Well, I did say that was part of this blog. Nothing embarrassing, but I’d like to say thank you to some of the editors I’ve worked with, whose remembered advice has kept me writing when I feared I’d lost it entirely. And of course the late, great, Jacqui Bianchi, she of the “Give me firelight. Give me emeralds. Give me ginger, hot in the mouth,” which I have mentioned on this blog before.

You probably don’t remember, dear, dear Editors. The ideas you shared, which I’ve hung onto like talismans (talismen?), were all just part of the day job to you. And probably to me too, at the time, to be fair. But they have proved lights through a very dark wood.

Fantasy tree house in forest Editor leads author there

Dear Editor, never underestimate your power to inspire.

Sophie Weston Author

Sophie the one-winged

5 thoughts on “Dear Editor Please Note : Sophie Weston reprise

  1. Lesley2cats

    This brought back memories of my wonderful Greg, who was my Dear Ed for years, and who, I swore, could write the books for me. I was devastated to lose him, and have suffered since from some of those mentioned here, Sophie. Thanks for reminding me that they aren’t all – um – awful!

  2. Liz Fielding

    I have been so fortunate with so many editors, Sophie. The one who worked with me on my first book to make it publishable, the one who grabbed great opportunities for me, the one who phoned and said a concerned cleaner had found her sitting at desk late one evening crying over the emotion in a book that later won an award. The one who, for years, didn’t ask me what I was writing, just let me get on with it. Even the one who kept me waiting for months for feedback but made the books so much stronger. I owe all of them my career and they deserve a love letter from me.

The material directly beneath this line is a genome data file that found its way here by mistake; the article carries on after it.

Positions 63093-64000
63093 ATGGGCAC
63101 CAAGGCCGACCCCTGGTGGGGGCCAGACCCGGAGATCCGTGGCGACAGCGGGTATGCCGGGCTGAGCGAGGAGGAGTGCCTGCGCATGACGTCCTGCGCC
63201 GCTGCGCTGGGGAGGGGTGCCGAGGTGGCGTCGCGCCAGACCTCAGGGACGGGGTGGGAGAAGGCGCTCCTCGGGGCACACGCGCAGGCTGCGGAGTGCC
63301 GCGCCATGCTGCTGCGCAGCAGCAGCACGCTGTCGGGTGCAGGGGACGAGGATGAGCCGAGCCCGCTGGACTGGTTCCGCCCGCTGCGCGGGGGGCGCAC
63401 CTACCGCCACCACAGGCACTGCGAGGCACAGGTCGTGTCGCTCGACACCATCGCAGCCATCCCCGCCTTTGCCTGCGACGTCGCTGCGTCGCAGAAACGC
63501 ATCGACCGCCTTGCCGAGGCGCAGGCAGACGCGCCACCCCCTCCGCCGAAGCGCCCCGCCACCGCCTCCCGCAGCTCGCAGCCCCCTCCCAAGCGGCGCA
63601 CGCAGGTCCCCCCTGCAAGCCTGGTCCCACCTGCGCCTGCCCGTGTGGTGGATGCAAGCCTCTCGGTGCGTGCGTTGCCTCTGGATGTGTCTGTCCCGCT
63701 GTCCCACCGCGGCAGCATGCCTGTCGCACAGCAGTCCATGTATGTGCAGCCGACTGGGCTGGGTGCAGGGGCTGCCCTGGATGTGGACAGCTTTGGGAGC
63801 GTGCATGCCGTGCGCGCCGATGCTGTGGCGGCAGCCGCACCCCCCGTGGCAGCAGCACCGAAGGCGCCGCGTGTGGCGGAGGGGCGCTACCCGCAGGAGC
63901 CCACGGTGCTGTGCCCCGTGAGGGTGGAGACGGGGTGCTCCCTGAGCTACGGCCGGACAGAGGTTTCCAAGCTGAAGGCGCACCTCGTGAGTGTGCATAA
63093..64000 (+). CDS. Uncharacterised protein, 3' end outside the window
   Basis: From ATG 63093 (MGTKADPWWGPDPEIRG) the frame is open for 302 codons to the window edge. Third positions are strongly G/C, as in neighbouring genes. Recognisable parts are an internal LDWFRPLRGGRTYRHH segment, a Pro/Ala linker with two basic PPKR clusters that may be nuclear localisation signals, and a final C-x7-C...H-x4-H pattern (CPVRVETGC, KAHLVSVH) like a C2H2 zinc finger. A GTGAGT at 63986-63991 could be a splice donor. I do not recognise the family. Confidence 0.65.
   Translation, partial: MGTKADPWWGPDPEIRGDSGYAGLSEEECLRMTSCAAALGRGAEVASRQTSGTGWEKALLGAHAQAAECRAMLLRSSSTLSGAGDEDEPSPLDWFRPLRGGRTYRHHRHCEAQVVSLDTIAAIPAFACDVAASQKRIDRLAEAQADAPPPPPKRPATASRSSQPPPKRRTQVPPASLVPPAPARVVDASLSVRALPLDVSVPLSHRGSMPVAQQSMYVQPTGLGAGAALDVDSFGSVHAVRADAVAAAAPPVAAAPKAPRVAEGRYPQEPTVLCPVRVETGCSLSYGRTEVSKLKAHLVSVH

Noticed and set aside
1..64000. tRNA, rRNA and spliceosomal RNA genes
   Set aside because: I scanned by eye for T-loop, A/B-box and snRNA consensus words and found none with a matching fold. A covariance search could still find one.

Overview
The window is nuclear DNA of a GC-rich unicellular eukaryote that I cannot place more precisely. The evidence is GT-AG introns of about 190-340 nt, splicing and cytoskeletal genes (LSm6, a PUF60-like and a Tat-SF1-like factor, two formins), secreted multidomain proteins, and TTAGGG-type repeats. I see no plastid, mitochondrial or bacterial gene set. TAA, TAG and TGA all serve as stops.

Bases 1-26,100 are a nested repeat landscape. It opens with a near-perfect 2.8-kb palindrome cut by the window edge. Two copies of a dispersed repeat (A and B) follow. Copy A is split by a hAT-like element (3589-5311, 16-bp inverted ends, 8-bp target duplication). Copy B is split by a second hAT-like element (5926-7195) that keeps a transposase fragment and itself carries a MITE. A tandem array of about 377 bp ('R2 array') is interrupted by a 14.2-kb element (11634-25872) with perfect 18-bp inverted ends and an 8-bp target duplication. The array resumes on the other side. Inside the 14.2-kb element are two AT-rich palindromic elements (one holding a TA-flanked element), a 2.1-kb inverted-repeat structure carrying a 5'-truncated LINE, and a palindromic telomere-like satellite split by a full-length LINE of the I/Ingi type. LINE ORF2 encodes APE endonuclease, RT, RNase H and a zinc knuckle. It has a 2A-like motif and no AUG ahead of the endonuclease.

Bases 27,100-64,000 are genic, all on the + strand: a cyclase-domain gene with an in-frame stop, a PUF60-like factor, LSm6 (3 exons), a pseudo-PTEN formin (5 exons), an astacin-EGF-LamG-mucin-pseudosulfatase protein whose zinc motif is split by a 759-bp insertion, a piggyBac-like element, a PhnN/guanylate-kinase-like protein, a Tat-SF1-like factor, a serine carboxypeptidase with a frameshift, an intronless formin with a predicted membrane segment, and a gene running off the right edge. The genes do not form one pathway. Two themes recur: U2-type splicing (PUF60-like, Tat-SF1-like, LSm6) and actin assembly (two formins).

1. Joanna

      As I said in last week’s blog, I too have learned a huyou,ge amount from my editors over the years, though I haven’t had as many as Liz. I did have an editor who made me wait months for feedback (and I found writing while waiting almost impossible back then, but I was very new). She did eventually help me to make the book much better. And ages ago, I admitted in an old blog here that the editor who made me take out a whole scene was actually right. It hurt a lot at the time though. Lesson learned. If an editor tells you to “murder your darlings” you usually have to listen.

  3. Sophie Post author

    V. glad to see this again. It has brought back some very good memories.

    On re-reading, I realise I should have made it plainer that sometimes what an editor wants is a) huge rewriting or b) Not This Book. I was reminded last week of re writing half a book’s worth of new words in a couple of weeks under the editorial urging of the wonderful K J Charles. Turned out really well.

    And I still have somewhere a letter from Jacqui which says something like, “I love this but every time you send it back the first three chapters have got stronger — and further away from a Mills & Boon.” In other words, NOT FOR US!

    And yes, I still have that mss, waiting to reveal what sort of story it really is. (These days I think it’s possibly a murder mystery.) It’s file name? Jac’s Book.

    1. Liz Fielding

      Sophie, I recall one editor sighing and saying of the enciting character, the hero’s ex-wife – “If only she was the hero’s sister…” She didn’t ask me to change her, but I knew she was right and I sat down and set to work. It was a lot of work – it wasn’t about simply changing a few words, it changed the entire story arc. Said editor’s response was an astonished…”You rewrote it…” — and I’m so glad I did.

Comments are closed.